07 Aug Co:Youth’s Project NEXT: Dual Perspectives
Guest contributors Dana Nguyen and Ariane Beyer provide unique responses to Co3 Australia’s recent Co:Youth production, Project NEXT.
Response 1: An Audience Member’s Perspective.
Co3’s Act-Belong-Commit Co:Youth ensemble presented Project NEXT on Saturday 15 July 2017, performed in All Saints College’s Centre for Performing Arts. Using four of the Company’s acclaimed works as a stimulus, the ensemble was asked to reimagine these pieces to create their own choreography under the leadership of Ella-Rose Trew, Isabella Stone, Andrew Searle and Laura Boynes. The works burst with energy, and challenged audiences to see artistic, technical and thematic concepts through the eyes of the next generation.
The first of the four works, 518UMT, inspired by Larissa McGowan’s Transducer was a contrasting and imaginative look at the transference of energy and its sources. Ella-Rose Trew’s choreographic leadership triggered the dancers to stretch, roll and shiver evoking images of kinetic, electric and frictional energy. The skilled youngsters were able to freely switch between fluid and rigid movements and showed a mature and professional stage presence.
The second piece You, Me, Us, We was a reimagining of Unkempt Dance’s Paper, Scissors, Rocket! under the choreographic guidance of Isabella Stone. The piece examined the idea of togetherness and ‘play’ through the eyes of children. The timing, technique, control and fluidity of movement displayed by the dancers was exceptional and only added to the heart-warming and sometimes humorous performance. Audiences found themselves smiling and laughing as the dancers built a fort, ran piggyback races, played imaginary games and pulled silly faces. A highlight was the innate sense of joy displayed by the dancers as they interacted with one another, reminding audiences of the core theme: the basic human need for companionship, and the feeling of togetherness through play.
Passage drew inspiration from Raewyn Hill’s The Gates, and Rodin’s sculpture The Gates of Hell, both of which describe the struggle and fight to avoid the descent to the seventh circle. The choreography, led by Andrew Searle truly captured the eerie beauty of struggle as the dancers gracefully floated in suspended motions dressed in long black gowns. The piece held juxtaposing images of evangelism, tragedy, sadness and beauty similar to Rodin’s sculpture and its literary source, The Divine Comedy: Inferno by Dante.
The final piece, based on Sydney Dance Company and Co3 Australia’s Crazy Times originally created by Antony Hamilton was choreographed under the direction of Laura Boynes. Non Compus Mentis evoked images of evolution, aliens and the discovery of new lands yet similar to the original work it could be freely interpreted by the audience. Animalistic, dehumanised and primal movement contrasted sharply with images of uniquely human moments such as practices of worship. The rapid evolution of ideas and images offered a look at the history of our planet and humankind as a species with a somewhat ambiguous conclusion.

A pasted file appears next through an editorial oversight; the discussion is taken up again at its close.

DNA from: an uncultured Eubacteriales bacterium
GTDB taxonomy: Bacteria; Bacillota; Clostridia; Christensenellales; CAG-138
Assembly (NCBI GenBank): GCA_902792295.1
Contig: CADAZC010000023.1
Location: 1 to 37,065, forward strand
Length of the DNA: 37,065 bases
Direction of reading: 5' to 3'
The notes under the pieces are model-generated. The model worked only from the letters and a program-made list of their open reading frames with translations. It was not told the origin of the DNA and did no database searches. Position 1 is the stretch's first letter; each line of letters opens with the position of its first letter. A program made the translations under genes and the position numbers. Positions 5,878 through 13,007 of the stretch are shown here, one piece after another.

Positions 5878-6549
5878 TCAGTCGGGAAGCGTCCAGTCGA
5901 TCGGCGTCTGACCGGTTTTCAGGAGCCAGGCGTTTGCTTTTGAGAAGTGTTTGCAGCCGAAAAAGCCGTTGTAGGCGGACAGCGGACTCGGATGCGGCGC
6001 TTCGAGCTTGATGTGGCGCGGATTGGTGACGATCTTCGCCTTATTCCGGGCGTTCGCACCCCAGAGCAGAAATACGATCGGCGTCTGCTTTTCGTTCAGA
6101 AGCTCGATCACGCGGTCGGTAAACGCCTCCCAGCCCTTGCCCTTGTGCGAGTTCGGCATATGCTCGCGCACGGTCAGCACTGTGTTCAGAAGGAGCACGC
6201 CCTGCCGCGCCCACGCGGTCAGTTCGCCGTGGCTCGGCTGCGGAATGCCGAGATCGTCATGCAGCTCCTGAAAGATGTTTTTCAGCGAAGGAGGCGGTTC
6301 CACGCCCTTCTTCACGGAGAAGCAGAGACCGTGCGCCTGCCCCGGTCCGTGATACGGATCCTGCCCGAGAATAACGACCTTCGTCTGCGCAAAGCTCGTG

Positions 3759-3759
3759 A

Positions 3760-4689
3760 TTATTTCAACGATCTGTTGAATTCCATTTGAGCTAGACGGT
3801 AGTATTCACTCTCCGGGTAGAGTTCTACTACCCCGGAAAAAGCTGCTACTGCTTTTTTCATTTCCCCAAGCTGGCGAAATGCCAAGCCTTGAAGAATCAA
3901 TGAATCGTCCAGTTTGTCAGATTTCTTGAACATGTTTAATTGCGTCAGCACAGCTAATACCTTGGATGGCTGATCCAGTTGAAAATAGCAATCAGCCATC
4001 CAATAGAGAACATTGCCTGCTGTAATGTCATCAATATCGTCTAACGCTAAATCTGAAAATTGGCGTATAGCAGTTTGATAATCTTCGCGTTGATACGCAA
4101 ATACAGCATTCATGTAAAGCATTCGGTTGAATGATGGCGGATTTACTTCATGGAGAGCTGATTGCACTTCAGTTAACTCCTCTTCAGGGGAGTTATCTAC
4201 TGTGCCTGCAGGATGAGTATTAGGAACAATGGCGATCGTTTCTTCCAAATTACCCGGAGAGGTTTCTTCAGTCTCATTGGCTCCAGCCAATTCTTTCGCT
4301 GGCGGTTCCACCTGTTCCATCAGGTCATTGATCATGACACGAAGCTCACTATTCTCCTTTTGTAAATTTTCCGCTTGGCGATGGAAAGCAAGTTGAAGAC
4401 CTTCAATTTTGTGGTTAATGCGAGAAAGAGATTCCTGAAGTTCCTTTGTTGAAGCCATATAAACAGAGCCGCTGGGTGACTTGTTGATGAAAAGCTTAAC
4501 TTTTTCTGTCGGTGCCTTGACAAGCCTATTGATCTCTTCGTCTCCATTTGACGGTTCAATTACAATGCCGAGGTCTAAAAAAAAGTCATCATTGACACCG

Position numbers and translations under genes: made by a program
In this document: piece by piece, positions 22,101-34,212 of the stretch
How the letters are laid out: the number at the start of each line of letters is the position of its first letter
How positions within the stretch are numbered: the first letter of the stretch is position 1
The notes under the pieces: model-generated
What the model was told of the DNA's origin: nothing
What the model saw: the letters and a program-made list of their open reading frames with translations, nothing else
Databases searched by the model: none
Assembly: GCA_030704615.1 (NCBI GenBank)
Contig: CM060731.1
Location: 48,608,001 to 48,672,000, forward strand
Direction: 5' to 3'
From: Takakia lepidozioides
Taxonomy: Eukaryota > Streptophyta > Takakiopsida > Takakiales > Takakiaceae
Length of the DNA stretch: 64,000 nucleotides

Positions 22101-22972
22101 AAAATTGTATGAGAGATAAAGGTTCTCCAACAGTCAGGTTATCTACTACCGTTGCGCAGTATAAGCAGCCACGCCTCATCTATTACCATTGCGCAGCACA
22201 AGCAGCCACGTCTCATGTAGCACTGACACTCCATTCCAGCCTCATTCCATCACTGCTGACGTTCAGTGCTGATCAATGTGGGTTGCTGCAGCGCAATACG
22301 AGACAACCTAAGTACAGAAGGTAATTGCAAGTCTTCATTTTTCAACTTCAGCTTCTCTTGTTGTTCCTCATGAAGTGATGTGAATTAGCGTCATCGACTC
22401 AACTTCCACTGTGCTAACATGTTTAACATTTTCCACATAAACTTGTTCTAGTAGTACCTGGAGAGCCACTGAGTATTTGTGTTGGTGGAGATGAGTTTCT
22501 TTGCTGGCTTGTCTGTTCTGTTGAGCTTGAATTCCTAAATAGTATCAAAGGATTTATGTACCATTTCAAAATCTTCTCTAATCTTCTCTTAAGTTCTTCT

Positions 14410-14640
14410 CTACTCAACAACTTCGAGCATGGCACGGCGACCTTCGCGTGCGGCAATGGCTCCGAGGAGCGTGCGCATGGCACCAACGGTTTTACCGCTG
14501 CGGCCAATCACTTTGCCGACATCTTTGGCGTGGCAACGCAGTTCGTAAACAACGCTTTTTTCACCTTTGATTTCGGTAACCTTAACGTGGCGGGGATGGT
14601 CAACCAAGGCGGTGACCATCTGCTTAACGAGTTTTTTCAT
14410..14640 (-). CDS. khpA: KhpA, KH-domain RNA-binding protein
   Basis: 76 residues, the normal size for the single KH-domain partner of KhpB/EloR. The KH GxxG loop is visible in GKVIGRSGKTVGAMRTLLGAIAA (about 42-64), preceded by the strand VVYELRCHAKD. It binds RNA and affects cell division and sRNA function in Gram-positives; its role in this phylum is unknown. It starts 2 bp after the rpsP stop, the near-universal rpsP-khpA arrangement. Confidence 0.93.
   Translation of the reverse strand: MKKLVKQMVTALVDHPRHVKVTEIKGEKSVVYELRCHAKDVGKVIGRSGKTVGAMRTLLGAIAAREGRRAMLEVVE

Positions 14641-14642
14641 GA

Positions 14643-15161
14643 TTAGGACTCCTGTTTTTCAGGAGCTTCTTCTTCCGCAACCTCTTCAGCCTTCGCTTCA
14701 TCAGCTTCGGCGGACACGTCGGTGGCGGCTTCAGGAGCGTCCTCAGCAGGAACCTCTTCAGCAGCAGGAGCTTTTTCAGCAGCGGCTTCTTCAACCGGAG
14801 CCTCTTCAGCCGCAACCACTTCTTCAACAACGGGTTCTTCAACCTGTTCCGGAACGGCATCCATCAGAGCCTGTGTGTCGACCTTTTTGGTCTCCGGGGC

Project NEXT was a program that exceled in demonstrating the rich talent and outstanding perspective of Perth’s future dancers and performance makers. The occasion itself held a sense of ceremony, as though passing down a legacy to the next generation, and it served as a reminder to continue to encourage and nurture the youth as the next generation of leaders, workers, carers and thinkers.
Captivating, beautiful and inspiring, Project NEXT affirmed the talent of the Co:Youth ensemble as well as Co3’s ability to build a bright future for youth dance.
– Dana Nguyen, Guest Writer for Ausdance WA
Response 2: A Performer’s Perspective.
Project NEXT was my third major season with the Act Belong Commit Co:Youth Ensemble, and the program was devised from re-imaginings of four previous Co3 works. My group You, Me, Us, We, under the direction of independent artist Isabella Stone, worked from Paper, Scissors, Rocket! by Unkempt Dance. The work was originally created for a regional primary school tour to the South West region in August 2016.
Working from existing repertoire was definitely an interesting process. It was certainly nice to have a backdrop to fall upon in sticky moments or when you are looking for inspiration, but it can often feel inhibiting in exploring new ideas. In re-imagining the work there was an interesting balance between keeping what made the original work brilliant and also creating something new. Through the process of improvisation and tasking, we naturally formed ideas, themes and conventions as a group that meant we were able to build on the magic of the original work and make it our own.
Personally, what made the process really interesting was the age range of dancers. I am currently the oldest at 18 and our youngest dancer Cassie is 7. When I started at Co3 I was hesitant about working with the younger dancers, but it is now my favourite part! This structure is often discussed in terms of the younger dancers, having role models and being able to learn from older dancers. What is not discussed is what we can learn from the younger dancers. They bring an energy and a joy to the studio that really enhances the work. You, Me, Us, We is a joyful work, which you don’t often get in the world of contemporary dance, and having the younger dancers involved made it a lot easier to tap into the fun and play of the work.
– Ariane Beyer, Act-Belong-Commit Co:Youth dancer